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Capitol Hill food+drink | Peloton at center of bicycle cafe pack coming to Pike/Pine, 12th Ave


Team Peloton: Dustin Riggs, Mckenzie Hart, Paul Dano, and Aaron Grant

IMG_2809A tightly packed group of businesses combining passion for the bicycle with food, drink, and repair and maintenance services is pedaling its way around Capitol Hill. As the yellow jersey in the race of big city trends, you’re probably not going to be surprised to learn that the streets of Capitol Hill and the Central District will soon be home to not one, or two, but three bicycle cafes.

“Many cyclists kind of pick up the sport and it leads to a rabbit hole,” Dustin Riggs tells CHS. “There is a lot of culture around it.”

Riggs and his partners hope to clip into that two-wheeled enthusiasm as they prepare to open Peloton at 12th and Jefferson by early October.

“The coffee and the beer and the bikes. It’s just a lifestyle kind of thing,” he said.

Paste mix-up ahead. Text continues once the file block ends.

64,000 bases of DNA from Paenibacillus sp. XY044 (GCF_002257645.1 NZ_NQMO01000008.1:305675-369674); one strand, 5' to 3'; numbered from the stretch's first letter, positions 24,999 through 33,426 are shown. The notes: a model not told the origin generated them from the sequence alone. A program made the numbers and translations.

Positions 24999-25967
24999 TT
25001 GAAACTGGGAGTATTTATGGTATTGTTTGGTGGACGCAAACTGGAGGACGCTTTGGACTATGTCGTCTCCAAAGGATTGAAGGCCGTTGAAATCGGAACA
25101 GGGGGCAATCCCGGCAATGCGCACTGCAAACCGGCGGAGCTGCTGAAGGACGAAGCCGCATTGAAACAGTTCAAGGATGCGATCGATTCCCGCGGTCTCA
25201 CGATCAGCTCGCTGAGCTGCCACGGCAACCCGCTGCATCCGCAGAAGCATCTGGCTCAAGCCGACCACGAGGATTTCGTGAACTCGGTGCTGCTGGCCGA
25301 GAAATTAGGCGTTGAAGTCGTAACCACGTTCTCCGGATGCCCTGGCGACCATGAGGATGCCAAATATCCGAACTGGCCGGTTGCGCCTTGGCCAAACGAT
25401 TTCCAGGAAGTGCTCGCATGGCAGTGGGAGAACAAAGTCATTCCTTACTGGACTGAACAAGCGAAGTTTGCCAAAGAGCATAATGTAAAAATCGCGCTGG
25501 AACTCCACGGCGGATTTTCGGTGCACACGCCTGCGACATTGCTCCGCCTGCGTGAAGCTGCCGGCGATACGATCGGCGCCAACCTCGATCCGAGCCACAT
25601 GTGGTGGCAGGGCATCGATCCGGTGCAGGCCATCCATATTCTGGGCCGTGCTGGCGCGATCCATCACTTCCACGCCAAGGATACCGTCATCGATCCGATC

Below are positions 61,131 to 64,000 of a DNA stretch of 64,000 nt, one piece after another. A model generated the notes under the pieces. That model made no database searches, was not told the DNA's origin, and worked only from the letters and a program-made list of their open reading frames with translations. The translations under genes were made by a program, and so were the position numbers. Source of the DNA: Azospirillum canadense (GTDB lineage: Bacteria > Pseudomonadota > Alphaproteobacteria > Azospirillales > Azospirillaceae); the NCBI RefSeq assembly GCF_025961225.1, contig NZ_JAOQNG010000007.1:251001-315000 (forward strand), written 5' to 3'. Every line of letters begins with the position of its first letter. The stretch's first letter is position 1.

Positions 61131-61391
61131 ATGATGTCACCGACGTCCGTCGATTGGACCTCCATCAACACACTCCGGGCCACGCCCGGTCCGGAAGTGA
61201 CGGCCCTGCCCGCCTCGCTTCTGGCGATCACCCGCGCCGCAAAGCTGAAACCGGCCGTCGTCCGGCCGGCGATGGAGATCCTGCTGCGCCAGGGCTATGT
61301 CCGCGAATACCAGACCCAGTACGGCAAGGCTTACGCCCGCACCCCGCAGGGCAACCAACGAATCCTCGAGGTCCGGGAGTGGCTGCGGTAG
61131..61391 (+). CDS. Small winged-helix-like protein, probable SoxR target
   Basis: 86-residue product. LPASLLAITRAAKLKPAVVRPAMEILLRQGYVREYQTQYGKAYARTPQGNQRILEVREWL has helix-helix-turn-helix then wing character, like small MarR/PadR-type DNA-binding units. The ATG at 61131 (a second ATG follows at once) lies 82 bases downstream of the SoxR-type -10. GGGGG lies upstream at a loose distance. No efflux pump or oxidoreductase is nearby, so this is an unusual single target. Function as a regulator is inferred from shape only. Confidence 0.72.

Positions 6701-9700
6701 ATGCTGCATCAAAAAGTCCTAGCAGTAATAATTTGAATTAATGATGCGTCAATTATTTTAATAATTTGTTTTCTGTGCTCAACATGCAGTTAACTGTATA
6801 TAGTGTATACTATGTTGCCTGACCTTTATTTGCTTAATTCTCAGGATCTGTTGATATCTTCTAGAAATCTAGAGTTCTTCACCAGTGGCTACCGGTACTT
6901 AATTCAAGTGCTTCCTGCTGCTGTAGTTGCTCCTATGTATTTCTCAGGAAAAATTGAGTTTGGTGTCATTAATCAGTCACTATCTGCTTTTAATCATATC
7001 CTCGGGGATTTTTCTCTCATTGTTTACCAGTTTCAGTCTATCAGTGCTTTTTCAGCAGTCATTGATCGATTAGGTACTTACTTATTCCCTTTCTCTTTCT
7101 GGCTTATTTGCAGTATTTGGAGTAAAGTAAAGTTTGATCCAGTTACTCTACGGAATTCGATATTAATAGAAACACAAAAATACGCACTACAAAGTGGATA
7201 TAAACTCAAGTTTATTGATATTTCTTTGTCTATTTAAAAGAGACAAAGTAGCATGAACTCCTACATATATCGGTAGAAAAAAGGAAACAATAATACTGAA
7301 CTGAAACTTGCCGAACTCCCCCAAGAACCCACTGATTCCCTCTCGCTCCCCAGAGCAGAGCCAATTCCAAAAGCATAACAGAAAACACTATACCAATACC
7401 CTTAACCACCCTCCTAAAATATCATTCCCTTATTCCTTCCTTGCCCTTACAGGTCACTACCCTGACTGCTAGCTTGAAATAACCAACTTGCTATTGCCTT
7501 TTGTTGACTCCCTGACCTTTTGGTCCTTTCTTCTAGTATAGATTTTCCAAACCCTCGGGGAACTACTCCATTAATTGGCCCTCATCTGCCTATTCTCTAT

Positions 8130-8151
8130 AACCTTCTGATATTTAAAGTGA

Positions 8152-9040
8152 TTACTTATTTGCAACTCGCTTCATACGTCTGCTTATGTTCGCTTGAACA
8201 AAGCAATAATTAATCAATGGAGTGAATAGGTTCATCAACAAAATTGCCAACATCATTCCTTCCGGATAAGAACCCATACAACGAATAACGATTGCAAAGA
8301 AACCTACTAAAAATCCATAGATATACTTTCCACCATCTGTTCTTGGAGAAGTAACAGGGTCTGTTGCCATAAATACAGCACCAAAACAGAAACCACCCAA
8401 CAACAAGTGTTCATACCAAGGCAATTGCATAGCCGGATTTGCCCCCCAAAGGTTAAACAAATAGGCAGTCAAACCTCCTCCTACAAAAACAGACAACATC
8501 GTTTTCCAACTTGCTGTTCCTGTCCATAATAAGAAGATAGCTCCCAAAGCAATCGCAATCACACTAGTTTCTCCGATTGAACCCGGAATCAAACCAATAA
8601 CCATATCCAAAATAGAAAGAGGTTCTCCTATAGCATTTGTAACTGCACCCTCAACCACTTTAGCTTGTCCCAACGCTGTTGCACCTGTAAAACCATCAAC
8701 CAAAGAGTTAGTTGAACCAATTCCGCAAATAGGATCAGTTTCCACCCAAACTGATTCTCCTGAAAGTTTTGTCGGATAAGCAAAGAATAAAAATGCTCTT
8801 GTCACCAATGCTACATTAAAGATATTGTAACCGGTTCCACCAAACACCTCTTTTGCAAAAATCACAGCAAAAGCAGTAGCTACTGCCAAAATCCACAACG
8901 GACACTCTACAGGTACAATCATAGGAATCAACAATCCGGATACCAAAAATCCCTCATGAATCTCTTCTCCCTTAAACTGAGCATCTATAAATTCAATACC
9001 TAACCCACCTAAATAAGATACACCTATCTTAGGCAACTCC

(Image: Metier)

(Image: Metier)

In the Great Central Seattle Bicycle Cafe Race of 2015, Peloton is the scrappy, gritty contender. Riggs and his partners came together around Seattle’s bike polo scene and named Peloton for the kind of bicycling everyman and everywoman — the peloton is the tight pack in the middle of a race where most riders group up.

Don’t look back. Métier Racing and Coffee might be gaining on you. CHS first told you early this year about the plan from longtime Seattle cycling concern Herriott Sports Performance to move to E Union and open a new headquarters that is part bike shop, part training facility, part cafe. A few months later and the project has a fancy new brand ( we’ll indulge the é for now) and a due date: a soft opening in mid October with a grand opening planned for Saturday, November 7th.

Where Peloton is jeans and Deady Baby Downhill, Todd Herriott and David Richter’s Métier is performance wear and next weekend’s crit:

The new venture –an impressive 12,500 square-foot, multi-level facility on Capitol Hill’s Union Street –will house a gym with men’s and women’s locker room facilities, a bicycle service center, retail space and café. But Métier is much more than a rebranding and expansion of HSP – it’s a whole new concept for a new, wider audience.

“We hope that people of all interests and abilities can use Metier as a place they want to hang out – train in the gym with top-notch consultants, take a yoga class, check out new bikes and equipment, have a drink or watch a game or a race on the big screen,” Herriott said.